A child's eye view, courtesy of Photoshop!I don't think there's anything more guaranteed to set life firmly in perspective, than to stand in the heart of woodland, chin lifted to the sky, peering through dense tree trunks and feathery branches, to catch a glimpse of clouds as they skud past way, way, up high.

I came to the conclusion yesterday, that life is about what you want to see; if you choose to look beyond the rubbish, there will always be something beautiful and it's probably right under your nose!

Friday 18 April 2008

Oh we do like to be beside the seaside ...

Brighton Trio

Fergus and Elijah

Dillon 14"

Fergus 20"

Elijah 16"

Yes, it's time for me to send some of my bears to Sue Pearson's shop in Brighton again! For this group I have worked with Sue's brief to create a trio of 'warm beary coloured bears,' as shop exclusives: http://www.suepearson.co.uk/

20" growler 'Fergus', 16" Elijah and wee 14" Dillon, will be travelling to their new temporary home beside the seaside, early next week.

Wednesday 16 April 2008

Never too old!

Never too old to blow out the candles!

My son had the bad manners to turn 23 on Sunday. I think I will have to stop being seen in public with both my children in future because there's now't as ageing as standing beside two twenty somethings, especially when one of them is a strapping 6' 3"!

Anthony's amazing birthday cake was lovingly created by the gorgeous girl who has put up with him for eight long years ... believe me, that dear girl qualifies for a sainthood.

Isn't it an incredible work of art? I truly believe you can put inches on your hips just by looking at this cake!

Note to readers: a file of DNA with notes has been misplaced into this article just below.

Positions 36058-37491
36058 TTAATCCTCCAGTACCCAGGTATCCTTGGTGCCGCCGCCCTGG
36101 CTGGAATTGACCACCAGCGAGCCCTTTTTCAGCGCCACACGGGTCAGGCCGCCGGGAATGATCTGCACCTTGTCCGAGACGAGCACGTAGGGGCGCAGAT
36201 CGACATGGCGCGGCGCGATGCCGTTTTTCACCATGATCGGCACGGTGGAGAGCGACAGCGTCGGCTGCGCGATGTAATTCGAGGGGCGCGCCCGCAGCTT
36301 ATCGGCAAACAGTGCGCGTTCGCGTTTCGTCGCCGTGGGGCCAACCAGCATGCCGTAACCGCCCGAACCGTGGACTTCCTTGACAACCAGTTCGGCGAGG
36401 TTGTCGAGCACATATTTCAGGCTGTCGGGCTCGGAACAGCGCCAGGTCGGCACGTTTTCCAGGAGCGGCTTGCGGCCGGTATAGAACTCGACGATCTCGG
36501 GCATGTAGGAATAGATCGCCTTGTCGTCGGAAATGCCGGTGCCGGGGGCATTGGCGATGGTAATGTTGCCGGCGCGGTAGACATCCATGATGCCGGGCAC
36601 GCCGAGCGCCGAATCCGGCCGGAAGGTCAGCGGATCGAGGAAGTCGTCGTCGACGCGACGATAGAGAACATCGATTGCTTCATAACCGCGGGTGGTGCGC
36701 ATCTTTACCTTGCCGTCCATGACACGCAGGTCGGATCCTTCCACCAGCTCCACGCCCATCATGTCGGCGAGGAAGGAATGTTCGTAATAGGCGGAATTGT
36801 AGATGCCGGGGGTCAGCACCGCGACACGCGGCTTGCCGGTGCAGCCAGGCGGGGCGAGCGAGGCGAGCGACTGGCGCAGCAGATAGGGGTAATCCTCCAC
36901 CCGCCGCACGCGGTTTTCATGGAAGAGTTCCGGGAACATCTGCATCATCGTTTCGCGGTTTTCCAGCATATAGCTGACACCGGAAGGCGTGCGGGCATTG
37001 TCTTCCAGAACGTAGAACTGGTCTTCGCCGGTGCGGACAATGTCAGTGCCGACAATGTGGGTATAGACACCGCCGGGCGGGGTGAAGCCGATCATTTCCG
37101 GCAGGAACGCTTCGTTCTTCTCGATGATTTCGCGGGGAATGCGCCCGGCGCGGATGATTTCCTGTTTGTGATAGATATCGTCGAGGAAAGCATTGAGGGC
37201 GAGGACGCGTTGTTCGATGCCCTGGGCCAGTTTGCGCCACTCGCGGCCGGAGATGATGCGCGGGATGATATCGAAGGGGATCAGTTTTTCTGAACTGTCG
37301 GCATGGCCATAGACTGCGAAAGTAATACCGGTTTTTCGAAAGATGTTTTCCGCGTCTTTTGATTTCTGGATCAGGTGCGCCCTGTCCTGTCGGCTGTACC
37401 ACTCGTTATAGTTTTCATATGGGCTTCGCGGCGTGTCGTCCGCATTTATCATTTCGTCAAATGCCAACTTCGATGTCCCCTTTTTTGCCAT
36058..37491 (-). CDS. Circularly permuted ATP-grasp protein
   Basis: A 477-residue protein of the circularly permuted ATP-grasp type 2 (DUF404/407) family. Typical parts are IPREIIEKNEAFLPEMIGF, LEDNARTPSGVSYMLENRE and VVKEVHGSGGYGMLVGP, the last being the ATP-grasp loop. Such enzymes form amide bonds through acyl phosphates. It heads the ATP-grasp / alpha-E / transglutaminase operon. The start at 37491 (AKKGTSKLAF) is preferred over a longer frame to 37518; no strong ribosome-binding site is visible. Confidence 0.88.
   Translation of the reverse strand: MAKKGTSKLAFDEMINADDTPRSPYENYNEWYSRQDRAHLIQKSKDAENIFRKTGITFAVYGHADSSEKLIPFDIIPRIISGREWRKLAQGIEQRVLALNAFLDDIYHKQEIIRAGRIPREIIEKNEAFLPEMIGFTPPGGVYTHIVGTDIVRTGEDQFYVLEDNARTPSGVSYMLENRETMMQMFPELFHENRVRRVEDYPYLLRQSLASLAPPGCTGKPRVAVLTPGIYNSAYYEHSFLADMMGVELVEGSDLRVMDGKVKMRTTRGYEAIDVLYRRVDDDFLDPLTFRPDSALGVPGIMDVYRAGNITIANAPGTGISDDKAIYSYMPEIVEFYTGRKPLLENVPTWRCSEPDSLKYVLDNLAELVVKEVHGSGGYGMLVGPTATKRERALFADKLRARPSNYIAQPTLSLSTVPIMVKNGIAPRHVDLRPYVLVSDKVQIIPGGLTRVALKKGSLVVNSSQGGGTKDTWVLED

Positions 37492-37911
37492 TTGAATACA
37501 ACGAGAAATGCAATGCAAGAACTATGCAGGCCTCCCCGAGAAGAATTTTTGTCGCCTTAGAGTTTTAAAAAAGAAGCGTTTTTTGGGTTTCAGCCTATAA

The years between this picture and the first have flown by way too quickly, but one thing remains the same, this is a boy who still loves his footie and has done ever since he was two, when he used to play in his bunny slippers!

Happy birthday Blossom, with much love, your Muvva x

Monday 14 April 2008

Eye, eye!

It has been said the eyes are the windows of the soul and of course, this is true for bears too! A teddy bear's eyes help create his personality, so making the right choice of eye for a new design is vital. I like to keep a wide selection of good quality glass eyes in many different sizes and colours. There are many colours and styles available to choose from these days, ranging from plain black matt or gloss, through to realistic styles with veins and pupils! Aside from those offered by suppliers, it is also possible to purchase clear glass eyes and paint them for a personalised result, one of my favourite things to do!

As eyes are such fiddly little blighters and so that I can see what I need at a glance when I am working, I like to keep them organised like this ...

Inserting glass eyes can be fiddly, but the process isn't terribly difficult. As the end result will be responsible for bringing a bear to life, a simple but effective method should help to guarantee a professional finish.

This is my favourite method:

1. Holding the bear's head level (I like to balance my bear's head between my knees!) use two coloured head pins to mark each eye placement. I like to set mine just outside the head gusset seam, but this is a personal choice and will vary from maker to maker. Take your time to decide exactly where you would like your eyes to sit as this is an important factor in determining the bear's final expression.

Tip: I find it helps to have embroidered the nose before placing the eyes, to ensure the eyes are level.